Grad School

Well, I am currently in Russian class, which is today being exceptionally and exclusively delivered in Dutch.  Needless to say, I have no idea what’s going on—so after a rather protracted break, voici—a blog post!

I handed in my final piece of work for my Masters course nearly a month ago now.  Already.  I don’t even know how that happened.  It seems max four months ago that I was sitting in my course convenor’s office, giggling uncontrollably because I was so excited to start!!  (Yup, I’m that student.)  The last six months in particular were spectacular—in terms of my subjects, in terms of writing my papers, and in terms of writing my dissertation as an experience.  Plus, I’ve been lucky enough to have some truly awesome professors at the school.

Grad school is very different in Europe to in Australia, I think.  I don’t know that many people who have done it in Australia, for a start.  It’s not really necessary.  But here, everyone gets their Masters—there’s no question about it; it’s a market necessity.  In countries such as Germany you can do it for free, and here in Belgium it’s 800 euro a year (if you’re not at a British university, which I am).  This leads to a couple of peculiarities.  For one, a huge number of people seem to do their Masters without any actual interest in the subject area whatsoever.  It’s not about ‘mastering’ something, it’s about getting a piece of paper in order to start life.  To me this seems problematic for several reasons—firstly, people are expending a lot of time and capital in getting a qualification which they are not interested in, while simultaneously ‘education inflation’ means that a Masters degree will lead only to a couple of years of free internships before being considered for a paid job.  It becomes an entry-level qualification, or even a sub-entry qualification.  Secondly (thirdly?), there’s this idea of ‘paying for a piece of paper’.  Even though my school is way more expensive than the others in the region (again, British university :/), this is something which has been said to me a few times.  I have one guy in mind, who during his first semester bragged about not doing a single reading, didn’t participate in class (when he showed up at all), and just wants to ‘scrape through’ like he ‘did in his undergrad’, because at the end of the day the bit of paper is all that matters.  What kind of heresy is that?!  And yet these are the people with whom I am competing in the jobs market—and in fact they, in many if not all cases, have an advantage, because while they may not have actually learned anything, they are EU citizens and usually at least bilingual.  But they just don’t care !!!  Aaaagh!!!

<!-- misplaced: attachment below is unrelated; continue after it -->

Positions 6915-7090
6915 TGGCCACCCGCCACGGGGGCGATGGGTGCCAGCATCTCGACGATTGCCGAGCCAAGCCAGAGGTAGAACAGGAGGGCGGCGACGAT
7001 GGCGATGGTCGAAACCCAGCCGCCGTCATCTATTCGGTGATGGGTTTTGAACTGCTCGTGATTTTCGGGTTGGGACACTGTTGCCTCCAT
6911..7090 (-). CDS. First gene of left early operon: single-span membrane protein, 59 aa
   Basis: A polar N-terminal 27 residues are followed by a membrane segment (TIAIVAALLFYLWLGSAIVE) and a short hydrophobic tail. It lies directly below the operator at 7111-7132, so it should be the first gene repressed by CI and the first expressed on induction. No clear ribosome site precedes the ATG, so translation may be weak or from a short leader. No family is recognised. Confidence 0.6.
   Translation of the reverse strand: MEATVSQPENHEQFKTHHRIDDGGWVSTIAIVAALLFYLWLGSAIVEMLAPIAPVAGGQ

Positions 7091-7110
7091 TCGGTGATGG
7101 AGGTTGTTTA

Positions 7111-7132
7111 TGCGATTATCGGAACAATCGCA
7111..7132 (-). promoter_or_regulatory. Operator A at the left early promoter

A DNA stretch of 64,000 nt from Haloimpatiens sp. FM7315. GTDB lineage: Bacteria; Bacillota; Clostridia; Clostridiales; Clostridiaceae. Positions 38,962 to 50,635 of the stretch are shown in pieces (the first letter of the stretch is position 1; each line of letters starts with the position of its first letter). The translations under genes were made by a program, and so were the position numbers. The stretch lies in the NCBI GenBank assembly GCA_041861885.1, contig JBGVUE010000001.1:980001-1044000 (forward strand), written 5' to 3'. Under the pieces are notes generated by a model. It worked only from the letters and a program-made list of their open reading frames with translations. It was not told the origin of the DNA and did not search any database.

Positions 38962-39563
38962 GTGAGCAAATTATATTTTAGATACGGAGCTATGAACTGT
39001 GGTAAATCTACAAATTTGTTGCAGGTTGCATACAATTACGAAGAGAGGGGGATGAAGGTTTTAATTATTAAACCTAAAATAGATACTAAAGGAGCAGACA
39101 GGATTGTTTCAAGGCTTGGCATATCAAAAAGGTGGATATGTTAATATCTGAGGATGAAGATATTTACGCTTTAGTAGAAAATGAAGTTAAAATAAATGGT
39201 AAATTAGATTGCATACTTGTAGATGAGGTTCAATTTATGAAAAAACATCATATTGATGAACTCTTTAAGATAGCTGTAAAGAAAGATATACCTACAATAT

Frustrations aside however, my course has been absolutely fantastic.  In writing my last round of papers, I couldn’t help but think what an incredible privilege it is—to do nothing but study for a protracted period of time, and to conduct investigations and write papers on topics in which we’re interested.  I mean, how much further from subsistence living can you get?  Education is such a magical and rewarding thing, and I’m so glad (/amazed/in awe) that it’s something I’ve had access to.  As a woman particularly, there are so many times in human history in which this would not have been open to me—relatively recent times.  And even now, in countries all over the world, it’s not a possibility.  So yeah.  I feel lucky.  Really, really lucky.